December 29, 2010
Practice values have been trending down for the past decade because of the economy and management mistakes, according to consultants. But, they say, an owner can maximize practice value by increasing net profit. Those steps aren’t new or mysterious but take work and a willingness to change.
Seasoned owners are shocked when the appraised value of their practice is less than anticipated, so they may postpone retirement in hope of recouping some value.
“Veterinarians frequently rely on the sale of their practice for retirement funds,” says Paul Camilo, CVPM, of Veterinary Consulting Services. “This is a bad idea. If the practice doesn’t sell at the rate necessary for a comfortable retirement, there’s no Plan B and veterinarians end up holding onto the practice, working past their planned retirement date.”
A better idea is to make the practice as profitable as possible during the practicing years and save money during that time, says Jessica Lee, CVPM, of Pinnacle Integrated Veterinary Solutions.
“Building practice value can be simple,” Lee says. “Having good customer service, making your practice stand apart from others and adding new services can bring in new clients and retain existing ones. Having a good staff that greets clients can make a big difference. Adding a coffee pot to the waiting room or having staff offer something free to clients would cost little but mean a lot to clients.”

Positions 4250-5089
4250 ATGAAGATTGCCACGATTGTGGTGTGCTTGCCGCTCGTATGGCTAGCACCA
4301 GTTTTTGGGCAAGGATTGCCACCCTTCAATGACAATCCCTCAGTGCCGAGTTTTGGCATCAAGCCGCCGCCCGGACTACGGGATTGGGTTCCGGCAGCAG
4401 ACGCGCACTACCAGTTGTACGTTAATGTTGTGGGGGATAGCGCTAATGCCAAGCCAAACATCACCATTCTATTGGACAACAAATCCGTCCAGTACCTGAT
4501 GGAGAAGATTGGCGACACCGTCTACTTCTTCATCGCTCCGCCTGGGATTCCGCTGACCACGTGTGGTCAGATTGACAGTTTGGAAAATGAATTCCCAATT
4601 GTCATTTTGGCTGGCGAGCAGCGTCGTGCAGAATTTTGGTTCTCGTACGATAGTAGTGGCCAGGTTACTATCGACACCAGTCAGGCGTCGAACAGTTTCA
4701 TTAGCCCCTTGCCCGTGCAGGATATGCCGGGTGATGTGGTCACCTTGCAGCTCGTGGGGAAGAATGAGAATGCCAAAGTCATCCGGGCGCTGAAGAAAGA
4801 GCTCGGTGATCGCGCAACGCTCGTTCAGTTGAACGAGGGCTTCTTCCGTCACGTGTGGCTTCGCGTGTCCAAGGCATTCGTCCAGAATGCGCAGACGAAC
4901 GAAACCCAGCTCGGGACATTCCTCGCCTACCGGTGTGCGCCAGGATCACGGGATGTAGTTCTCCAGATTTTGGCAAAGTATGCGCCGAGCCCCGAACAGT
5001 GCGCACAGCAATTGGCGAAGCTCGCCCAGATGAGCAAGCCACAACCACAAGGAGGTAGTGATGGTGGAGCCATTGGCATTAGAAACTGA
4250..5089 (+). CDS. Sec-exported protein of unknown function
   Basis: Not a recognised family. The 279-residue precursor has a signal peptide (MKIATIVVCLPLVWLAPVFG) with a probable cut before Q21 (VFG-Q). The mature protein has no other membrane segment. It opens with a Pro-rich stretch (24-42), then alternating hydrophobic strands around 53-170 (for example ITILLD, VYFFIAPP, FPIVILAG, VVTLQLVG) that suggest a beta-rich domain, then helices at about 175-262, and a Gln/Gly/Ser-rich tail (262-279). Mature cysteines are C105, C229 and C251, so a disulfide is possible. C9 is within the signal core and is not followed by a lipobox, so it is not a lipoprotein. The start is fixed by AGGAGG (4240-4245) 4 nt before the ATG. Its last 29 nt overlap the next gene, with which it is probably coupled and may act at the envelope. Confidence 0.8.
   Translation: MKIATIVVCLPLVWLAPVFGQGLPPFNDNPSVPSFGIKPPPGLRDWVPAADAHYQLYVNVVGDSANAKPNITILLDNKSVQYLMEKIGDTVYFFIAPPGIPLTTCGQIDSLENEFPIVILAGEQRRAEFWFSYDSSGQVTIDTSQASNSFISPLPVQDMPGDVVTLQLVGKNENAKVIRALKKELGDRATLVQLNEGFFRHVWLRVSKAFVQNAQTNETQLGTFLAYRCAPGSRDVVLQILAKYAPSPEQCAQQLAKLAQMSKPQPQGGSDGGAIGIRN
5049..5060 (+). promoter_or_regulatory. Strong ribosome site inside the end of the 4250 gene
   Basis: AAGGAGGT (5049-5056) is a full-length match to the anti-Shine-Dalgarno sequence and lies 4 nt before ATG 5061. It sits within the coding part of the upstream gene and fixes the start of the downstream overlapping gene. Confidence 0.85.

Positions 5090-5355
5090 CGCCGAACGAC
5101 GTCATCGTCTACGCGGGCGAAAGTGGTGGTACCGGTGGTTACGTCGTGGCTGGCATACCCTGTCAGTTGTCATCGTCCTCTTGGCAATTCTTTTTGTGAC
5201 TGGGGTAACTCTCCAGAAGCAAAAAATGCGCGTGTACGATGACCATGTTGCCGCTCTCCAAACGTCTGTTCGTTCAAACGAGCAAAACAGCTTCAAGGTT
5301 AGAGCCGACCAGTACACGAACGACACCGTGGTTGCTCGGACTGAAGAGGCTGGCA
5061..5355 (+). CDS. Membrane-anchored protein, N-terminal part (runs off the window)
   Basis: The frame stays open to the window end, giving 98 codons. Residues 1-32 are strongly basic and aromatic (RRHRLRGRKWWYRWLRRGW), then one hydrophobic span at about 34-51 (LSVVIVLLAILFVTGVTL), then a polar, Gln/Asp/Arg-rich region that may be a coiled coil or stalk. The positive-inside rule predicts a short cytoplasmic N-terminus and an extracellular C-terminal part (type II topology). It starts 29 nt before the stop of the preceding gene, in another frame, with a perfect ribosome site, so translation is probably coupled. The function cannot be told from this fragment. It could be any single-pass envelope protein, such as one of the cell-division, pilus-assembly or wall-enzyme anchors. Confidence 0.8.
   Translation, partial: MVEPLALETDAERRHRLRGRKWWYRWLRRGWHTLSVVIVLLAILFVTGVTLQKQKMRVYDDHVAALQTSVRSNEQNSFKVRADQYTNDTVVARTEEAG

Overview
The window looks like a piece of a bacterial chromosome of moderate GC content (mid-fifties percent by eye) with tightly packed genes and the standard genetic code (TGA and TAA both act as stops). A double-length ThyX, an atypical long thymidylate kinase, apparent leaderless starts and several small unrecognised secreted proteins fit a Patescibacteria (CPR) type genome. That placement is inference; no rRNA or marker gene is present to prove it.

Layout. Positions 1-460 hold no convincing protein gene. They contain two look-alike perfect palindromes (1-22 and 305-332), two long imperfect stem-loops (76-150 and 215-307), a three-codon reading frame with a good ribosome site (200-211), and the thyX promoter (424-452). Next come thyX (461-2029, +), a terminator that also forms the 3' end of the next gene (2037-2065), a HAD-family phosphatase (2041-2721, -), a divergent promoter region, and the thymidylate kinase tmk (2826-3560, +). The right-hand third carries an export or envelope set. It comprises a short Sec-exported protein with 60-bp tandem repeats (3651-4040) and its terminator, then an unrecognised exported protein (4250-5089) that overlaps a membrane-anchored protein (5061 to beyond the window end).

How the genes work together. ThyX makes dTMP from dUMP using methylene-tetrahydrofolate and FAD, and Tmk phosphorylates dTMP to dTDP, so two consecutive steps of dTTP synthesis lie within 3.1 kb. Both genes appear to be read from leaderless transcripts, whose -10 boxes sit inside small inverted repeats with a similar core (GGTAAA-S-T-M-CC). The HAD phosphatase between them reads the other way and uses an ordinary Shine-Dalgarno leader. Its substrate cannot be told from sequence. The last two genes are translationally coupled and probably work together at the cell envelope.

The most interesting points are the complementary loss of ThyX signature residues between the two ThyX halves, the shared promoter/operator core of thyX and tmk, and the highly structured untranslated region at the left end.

Veterinarians can evaluate their practices’ profitability by using the profitability estimator created by the National Commission on Veterinary Economic Issues (NCVEI) and VetPartners, which also offers profit solutions.
“The practice value range is vast,” says Karen Felsted, DVM, MS, CPA, CVPM, the CEO of NCVEI. “The average practice is sold for 70 to 80 percent of annual gross revenue, with few selling above 80 percent and many selling in the 30 percent range.
“The practice sale typically includes concrete valued items such as equipment and inventory, along with the assumption that skilled staff stay at the practice, clients remain loyal to the location, the management plan is profitable, as is the potential for growth,” Dr. Felsted says. “The potential lender doesn’t determine the value of the practice; a practice appraiser will. The bank looks at financial statements to make sure it is logical to lend the amount requested.”
A practice’s specialty or focus plays a big role in its value.
“Too many practices are trying to be high tech,” Felsted says. “There’s a whole group of pet owners who aren’t looking for that.They want the basics but will never drop $3,000 on a pet’s surgery. There’s a trend for vets to have gorgeous buildings filled with technology, and practices are missing out on serving more than 50 percent of the pet-owning population.”